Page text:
IE's implementation of SSL contains a vulnerability which allows what is
described as an active, undetected, man-in- the-middle attack, where no
dialogs are shown and no warnings are given.
Security researcher Mike Benham said the problem is that IE fails to
check the Basic Constraints of certificates signed by intermediate
Certificate Authorities (CAs). That means that as far as IE is
concerned, anyone with a signed certificate for any domain can generate
a certificate for any other domain, which will appear to be signed by a
Describing the flaw, Internet security Web site Hideaway.net said:
"Spoofing a trusted Web site is thus a trivial exploit; when combined
with session hijacking, a man-in-the-middle attack is quite feasible.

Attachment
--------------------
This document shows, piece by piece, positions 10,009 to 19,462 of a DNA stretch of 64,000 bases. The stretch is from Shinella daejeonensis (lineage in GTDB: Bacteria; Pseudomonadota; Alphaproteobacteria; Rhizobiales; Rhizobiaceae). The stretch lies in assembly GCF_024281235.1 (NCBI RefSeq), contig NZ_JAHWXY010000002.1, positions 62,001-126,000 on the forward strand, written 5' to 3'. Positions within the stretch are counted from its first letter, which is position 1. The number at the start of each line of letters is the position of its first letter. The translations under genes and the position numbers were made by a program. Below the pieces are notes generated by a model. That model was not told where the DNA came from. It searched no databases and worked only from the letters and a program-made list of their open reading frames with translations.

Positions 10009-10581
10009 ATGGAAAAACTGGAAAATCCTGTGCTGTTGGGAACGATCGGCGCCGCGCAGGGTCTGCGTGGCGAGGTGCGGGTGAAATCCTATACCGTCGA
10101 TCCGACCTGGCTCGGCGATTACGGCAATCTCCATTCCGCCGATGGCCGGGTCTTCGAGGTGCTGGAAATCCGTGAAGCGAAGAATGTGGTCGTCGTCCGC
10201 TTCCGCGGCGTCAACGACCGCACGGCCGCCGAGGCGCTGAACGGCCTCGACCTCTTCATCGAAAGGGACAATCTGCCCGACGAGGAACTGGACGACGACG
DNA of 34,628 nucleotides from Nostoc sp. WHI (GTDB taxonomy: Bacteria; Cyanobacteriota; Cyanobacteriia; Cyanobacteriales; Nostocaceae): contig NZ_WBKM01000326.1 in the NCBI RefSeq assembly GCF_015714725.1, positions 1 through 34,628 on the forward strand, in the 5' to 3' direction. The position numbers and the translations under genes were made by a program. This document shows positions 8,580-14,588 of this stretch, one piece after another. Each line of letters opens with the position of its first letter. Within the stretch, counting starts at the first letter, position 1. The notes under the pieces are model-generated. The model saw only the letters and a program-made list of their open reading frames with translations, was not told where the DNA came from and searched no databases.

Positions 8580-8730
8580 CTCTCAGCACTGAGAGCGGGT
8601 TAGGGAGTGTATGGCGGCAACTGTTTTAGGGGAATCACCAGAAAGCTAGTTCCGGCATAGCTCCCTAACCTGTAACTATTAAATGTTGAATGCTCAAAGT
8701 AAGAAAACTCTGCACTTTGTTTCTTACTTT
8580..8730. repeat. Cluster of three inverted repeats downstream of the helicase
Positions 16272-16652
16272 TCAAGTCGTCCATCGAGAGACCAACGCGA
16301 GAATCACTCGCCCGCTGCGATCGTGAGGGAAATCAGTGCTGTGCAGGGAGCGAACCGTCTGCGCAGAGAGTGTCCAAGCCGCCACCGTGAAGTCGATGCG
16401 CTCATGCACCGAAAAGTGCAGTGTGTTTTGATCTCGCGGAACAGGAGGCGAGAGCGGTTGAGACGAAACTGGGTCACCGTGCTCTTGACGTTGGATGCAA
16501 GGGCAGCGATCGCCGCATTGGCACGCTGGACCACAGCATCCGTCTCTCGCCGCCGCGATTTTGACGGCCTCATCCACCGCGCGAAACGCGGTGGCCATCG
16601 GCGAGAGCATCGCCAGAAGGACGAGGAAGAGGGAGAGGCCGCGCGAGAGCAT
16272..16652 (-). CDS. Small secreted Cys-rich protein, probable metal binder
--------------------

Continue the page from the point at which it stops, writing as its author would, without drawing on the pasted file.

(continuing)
This destroys the whole purpose of SSL certificates in the first place."
Benham said that IE 5 and IE 5.5 are totally vulnerable to this kind of
exploit, and IE 6 is vulnerable under most circumstances.
"I would consider this to be incredibly severe," Benham said in a
newsgroup thread. "Any of the standard connection hijacking techniques
can be combined with this vulnerability to produce a successful man in
the middle attack. Since no warnings are given and no dialogs are shown,
the attacker has effectively circumvented all security that an SSL
Microsoft has given no indications that it plans to fix this flaw, and
Benham said his experience showed it would be difficult to get Microsoft
to address the issue.
"Last week I saw Microsoft downplay and obfuscate the severity of the IE
vulnerability that Adam Megacz reported," he wrote in the newsgroup
make available to an external attacker the contents of machines located
on a local network or intranet.
"After seeing that, I don't feel like wasting time with the Microsoft PR
department," Benham said.